One of the most consistent struggles in my life can be summed up with one word: identity. I first became aware of it in my early teen years. I stopped eating to see the numbers on the bathroom scale drop. I worked tirelessly to get all "As" and to please all of the grown-ups in my life. Everything looked great on the outside, but I developed stomach ulcers by the time I was 16—so great was the pressure to become a person of worth.
Through the years, I've transitioned into and out of many identities: wife, daughter, mom, psychologist, author, friend, radio personality. But which really defines me? The Sunday school answer was always the backdrop: "I'm God's child. He loves me and made me in his image."
Why was that never enough? Even as an adult woman in a successful ministry (as a Christian psychologist!), why did I find myself still yearning for approval and fearing failure? The Bible verses that were supposed to make me feel secure somehow lacked teeth. What people said about me held a lot more weight. Even though everything looked stable on the outside, my day could be saved or destroyed by an email, a rejection, or a compliment.
Only within the last few years have I admitted to myself that I doubted the unconditional and intimate nature of God's love for me. How could I be sure that his love wasn't based on how I perform, like everyone else's love? I've had people profess their love to me only to change their minds somewhere along the way. How could I be sure that God wouldn't do the same?
I've come to realize that God's words of love for me held little weight because they had always been delivered "second-hand." Many others had told me of God's love, but I needed to hear it from God himself. So I began asking him, and waiting to hear the answer.
And waiting . . .
Here's what I discovered: God didn't just tell me that he loves me—he began to tell me who I am. When you draw near to God and listen, he doesn't speak generically—he speaks specifically. If you look closely at the Bible, you will see time after time how the Lord spoke personally and intimately to a person about who they are:
Abram—You are the father of many nations.
Gideon—You are a mighty warrior.
Daniel—You are highly esteemed by God.
Mary—You are highly favored by God.
Peter—You are the rock upon which I will build my church.
David—You are a man after God's heart.
Nathaniel—You are a true Israelite in whom there is no deceit.
God longs to tell you personally that he loves you. Even more, he wants to speak specifically and intimately about who you are. It might be difficult to imagine that the Creator of the universe would stoop down to whisper his truth in your ear. He is speaking. The question is: are you listening?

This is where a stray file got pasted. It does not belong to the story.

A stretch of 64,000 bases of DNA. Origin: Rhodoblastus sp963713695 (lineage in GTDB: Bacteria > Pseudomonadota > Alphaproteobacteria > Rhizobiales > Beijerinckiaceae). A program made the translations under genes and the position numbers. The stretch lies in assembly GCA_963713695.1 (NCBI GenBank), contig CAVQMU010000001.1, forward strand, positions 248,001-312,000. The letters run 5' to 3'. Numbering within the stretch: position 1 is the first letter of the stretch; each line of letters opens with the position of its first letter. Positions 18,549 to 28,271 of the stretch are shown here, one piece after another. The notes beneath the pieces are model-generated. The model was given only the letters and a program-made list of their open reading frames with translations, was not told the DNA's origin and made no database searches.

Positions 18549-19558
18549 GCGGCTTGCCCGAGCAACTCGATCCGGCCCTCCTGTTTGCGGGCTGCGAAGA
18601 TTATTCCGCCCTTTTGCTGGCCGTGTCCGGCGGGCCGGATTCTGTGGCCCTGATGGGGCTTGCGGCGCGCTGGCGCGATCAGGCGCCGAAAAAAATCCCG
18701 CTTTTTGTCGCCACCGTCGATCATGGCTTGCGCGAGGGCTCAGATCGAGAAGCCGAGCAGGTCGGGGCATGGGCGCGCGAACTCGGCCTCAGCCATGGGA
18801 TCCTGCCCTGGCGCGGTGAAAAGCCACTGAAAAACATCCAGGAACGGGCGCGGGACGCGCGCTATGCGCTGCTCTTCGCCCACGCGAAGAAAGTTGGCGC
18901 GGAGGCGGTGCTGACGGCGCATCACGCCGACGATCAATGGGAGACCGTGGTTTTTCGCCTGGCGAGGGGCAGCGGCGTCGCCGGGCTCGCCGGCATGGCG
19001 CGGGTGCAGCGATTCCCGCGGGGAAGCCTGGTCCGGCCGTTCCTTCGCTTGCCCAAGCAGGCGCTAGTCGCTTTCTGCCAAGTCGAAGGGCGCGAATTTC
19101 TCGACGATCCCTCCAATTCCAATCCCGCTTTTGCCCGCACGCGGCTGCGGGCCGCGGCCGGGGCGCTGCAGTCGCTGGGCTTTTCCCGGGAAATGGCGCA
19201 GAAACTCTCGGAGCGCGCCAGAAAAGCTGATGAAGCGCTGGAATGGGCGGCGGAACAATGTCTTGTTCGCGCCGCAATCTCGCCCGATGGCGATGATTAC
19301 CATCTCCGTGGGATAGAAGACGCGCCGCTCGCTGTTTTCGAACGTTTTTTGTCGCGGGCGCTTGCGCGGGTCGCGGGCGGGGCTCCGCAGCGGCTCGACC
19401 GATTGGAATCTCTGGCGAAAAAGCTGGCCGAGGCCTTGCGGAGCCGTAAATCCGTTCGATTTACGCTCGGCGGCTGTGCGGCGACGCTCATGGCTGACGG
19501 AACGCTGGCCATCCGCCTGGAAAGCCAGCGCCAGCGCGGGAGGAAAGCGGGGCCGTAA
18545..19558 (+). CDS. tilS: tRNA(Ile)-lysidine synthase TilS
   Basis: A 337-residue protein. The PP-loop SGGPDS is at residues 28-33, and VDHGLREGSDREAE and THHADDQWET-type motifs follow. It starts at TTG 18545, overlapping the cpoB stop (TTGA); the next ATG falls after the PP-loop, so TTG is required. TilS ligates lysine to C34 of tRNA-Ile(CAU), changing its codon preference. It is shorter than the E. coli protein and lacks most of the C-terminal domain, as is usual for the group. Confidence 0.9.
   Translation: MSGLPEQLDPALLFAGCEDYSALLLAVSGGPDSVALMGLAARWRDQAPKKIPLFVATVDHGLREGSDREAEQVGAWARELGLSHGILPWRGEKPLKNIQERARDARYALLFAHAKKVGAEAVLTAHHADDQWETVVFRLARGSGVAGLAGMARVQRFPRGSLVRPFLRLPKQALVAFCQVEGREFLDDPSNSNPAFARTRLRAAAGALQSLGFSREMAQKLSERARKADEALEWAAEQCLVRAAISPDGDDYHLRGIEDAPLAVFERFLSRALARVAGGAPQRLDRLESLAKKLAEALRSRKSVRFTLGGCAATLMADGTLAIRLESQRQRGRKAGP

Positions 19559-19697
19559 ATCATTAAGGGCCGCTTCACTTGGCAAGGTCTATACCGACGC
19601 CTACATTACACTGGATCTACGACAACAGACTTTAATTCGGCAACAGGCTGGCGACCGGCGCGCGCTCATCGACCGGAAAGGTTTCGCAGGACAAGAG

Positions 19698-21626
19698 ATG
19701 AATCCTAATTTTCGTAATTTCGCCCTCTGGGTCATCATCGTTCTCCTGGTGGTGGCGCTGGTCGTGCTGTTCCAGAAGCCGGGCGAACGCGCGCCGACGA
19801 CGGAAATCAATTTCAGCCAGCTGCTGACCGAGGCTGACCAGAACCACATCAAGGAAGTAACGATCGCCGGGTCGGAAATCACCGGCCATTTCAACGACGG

You may be asking, "How do I listen? How do I hear what God really thinks about me?" I'm sure there have been many books written on this topic, and none of them can give you a three-step formula guaranteeing that you'll hear God's voice. Everyone's relationship with God is different, but there are some principles to help you draw near to him. And he promises when we draw near to him, he will draw near to us.
If you really want to hear who you are from God, you can start by getting rid of lies other people have told you. From the time you were little, people have been defining you. Sometimes they said nice things, and other times they spoke painful words about your identity. You may have been told that you are special because you are smart, beautiful, or dad's favorite. Or your head may be filled with statements about how you are a failure or unwanted. Often we assume God feels the same way about us that everyone else does. God is not like anyone you know; his thoughts of you are totally independent of how anyone else defines you.
Jesus told us to have faith like a child. When a child wants to know something, she just asks. Have you ever asked God who you are to him? Have you asked him to show you his love and to reveal the plans he has for you? As you ask him, read and study his Word. One of the blessings of the Holy Spirit is that he shows us truth very personally from the Bible. Perhaps begin by reading the Gospel of John and asking God to show you the relationship he longs to have with you.
I am a clinical psychologist. There are a lot of things I could tell you related to how to build your self-esteem and how to get over insecurity. But I've learned personally that nothing I say could be as powerful or permanent as leaning into the TRUTH about what God says—and hearing it directly from him.
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